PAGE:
Clint Holmes & Billy Stritch: Straighten Up and Fly Right: The Music of Nat “King” Cole

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Clint Holmes & Billy Stritch

Straighten Up and Fly Right:
The Music of Nat “King” Cole

Birdland Theater, NYC, January 15, 2020
Reviewed by Ron Forman

Clint Holmes & Billy Stritch

Clint Holmes is one of today’s truly great entertainers. The dynamic and kinetic Holmes is much more than a wonderful vocalist; it is virtually impossible to keep your eyes off him when he is on stage. He looks great and his facial expressions, movement on stage, and interesting hand movements make every number memorable. Add the multi-talented Billy Stritch’s vocal stylings and the dazzling Christian Tamburr’s work on piano and vibes, and you have the recipe for a wonderful show. The final piece of this beautiful mosaic is that this group of very special performers performed a jazzy tribute to Nat Cole.

The Cole tribute opened with Holmes and Stritch doing swinging duets of “Straighten Up and Fly Right” and “Walking My Baby Back Home,” both featuring piano solos by Tamburr. The duo then elicited laughter performing a song that Cole wrote with Johnny Mercer, “Save the Bones for Henry Jones.” Stritch moved to the piano while Tamburr moved to the vibes as Holmes related the story of how Eden Ahbez managed to get his song “Nature Boy” to Cole, before delivering an ultra-dramatic, hauntingly beautiful performance of the song, which featured an applause-producing solo on vibes by Tamurr. Still at the piano, Stritch began singing “L-O-V-E,” then asked the audience to call out the letters of the word as he performed the song. Holmes displayed his ability as balladeer with his softly dramatic “Mona Lisa,” featuring a soft solo by Tamburr on piano. Stritch sat at the piano as he channeled the King Cole Trio’s “Meet Me at No Special Place.” Holmes turned “It’s all Right with Me” into an up-tempo number where he simulated playing an instrument with his fingers on the microphone. The lights dimmed with only a spotlight on Stritch at piano for his softly dramatic “Somewhere Along the Way.” Both Holmes and Stritch showed their skills at scatting with a really swinging “(Get Your Kicks on) Route 66.” Holmes movingly told how Cole became part of the civil rights movement before his and Stritch’s voices blended beautifully for “Unforgettable.” The lively closing number, “When You’re Smiling,” gave Holmes the opportunity to simulate the sound of a musical instrument by whistling.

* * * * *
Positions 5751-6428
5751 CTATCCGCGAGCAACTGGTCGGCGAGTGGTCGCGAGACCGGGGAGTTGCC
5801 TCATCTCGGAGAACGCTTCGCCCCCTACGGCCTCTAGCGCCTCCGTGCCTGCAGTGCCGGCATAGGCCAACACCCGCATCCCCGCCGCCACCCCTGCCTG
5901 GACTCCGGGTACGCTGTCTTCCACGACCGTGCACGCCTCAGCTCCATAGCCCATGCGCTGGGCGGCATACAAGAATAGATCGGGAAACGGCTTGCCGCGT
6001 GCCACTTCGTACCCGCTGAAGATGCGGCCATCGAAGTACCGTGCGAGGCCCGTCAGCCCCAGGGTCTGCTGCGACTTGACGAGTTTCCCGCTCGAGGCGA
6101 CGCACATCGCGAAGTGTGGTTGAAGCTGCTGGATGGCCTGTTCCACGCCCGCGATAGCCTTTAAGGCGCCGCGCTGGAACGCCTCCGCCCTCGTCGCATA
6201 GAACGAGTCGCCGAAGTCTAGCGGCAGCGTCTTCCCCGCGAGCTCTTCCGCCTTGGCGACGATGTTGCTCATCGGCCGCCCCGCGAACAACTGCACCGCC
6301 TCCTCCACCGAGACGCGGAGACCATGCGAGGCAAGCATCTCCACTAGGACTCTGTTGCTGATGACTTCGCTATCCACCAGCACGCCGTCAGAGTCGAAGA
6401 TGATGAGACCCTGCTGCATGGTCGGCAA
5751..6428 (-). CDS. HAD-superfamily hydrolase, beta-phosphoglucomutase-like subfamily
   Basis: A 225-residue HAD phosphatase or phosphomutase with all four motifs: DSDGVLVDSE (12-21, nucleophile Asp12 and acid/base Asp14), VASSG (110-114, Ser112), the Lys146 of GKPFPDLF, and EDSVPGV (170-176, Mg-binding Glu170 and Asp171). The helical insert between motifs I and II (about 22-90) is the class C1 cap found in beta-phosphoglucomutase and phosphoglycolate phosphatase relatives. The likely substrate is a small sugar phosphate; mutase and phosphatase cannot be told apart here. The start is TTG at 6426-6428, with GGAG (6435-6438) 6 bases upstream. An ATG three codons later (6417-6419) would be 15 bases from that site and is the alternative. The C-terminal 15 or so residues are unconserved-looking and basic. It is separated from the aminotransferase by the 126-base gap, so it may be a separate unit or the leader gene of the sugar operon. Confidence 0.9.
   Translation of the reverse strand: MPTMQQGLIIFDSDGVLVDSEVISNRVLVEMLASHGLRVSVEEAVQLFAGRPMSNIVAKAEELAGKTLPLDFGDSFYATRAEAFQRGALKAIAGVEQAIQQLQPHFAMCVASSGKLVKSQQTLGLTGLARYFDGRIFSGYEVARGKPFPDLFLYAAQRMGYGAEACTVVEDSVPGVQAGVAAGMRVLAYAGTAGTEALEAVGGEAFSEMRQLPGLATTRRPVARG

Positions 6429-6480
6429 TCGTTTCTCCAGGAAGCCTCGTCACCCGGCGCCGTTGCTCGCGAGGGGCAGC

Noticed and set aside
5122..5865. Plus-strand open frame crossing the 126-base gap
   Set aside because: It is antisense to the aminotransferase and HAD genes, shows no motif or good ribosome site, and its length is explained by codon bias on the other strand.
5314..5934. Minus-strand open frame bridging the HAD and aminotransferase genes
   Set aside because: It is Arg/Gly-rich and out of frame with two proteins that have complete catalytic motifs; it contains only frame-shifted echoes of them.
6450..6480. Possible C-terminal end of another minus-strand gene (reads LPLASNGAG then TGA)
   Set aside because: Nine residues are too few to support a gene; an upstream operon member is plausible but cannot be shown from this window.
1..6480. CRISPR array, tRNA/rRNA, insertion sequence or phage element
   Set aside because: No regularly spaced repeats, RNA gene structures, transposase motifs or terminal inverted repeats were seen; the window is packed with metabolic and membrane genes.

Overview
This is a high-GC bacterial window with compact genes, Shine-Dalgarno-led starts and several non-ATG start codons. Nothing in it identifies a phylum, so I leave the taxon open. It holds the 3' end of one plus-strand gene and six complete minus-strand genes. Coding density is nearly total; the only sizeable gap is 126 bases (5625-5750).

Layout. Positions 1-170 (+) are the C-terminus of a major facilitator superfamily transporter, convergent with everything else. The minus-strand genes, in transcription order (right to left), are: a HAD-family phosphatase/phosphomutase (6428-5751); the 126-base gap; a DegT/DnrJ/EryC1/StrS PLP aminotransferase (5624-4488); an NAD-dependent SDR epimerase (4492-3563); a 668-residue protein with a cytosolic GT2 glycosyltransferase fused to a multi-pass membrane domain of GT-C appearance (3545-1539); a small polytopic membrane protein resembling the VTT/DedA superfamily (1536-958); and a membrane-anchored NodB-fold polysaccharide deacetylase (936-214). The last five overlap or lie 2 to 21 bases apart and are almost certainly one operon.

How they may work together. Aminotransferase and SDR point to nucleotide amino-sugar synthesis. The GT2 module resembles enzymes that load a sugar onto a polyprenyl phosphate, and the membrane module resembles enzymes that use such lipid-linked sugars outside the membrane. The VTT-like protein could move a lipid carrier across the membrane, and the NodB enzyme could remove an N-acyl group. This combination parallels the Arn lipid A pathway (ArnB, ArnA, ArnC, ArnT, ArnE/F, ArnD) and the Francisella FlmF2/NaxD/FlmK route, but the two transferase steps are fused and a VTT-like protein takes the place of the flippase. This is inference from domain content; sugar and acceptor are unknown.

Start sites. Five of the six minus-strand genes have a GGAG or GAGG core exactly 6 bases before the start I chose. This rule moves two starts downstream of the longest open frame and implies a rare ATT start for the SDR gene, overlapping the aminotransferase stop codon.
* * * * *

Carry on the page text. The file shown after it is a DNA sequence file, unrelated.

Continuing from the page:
Ron Forman

Ron Forman has been a Mathematics Professor at Kingsborough Community College for 45 years. In that time, he has managed to branch out in many different areas. From 1977 to 1994 he was co-owner of Comics Unlimited, the third largest comic book distribution company in the USA. In 1999,after a lifetime of secretly wanting to do a radio program, he began his weekly Sweet Sounds program on WKRB 90.3 FM, dedicated to keeping the music of the Great American Songbook alive and accessible. This introduced him to the world of cabaret, which led to his position as a reviewer for Cabaret Scenes.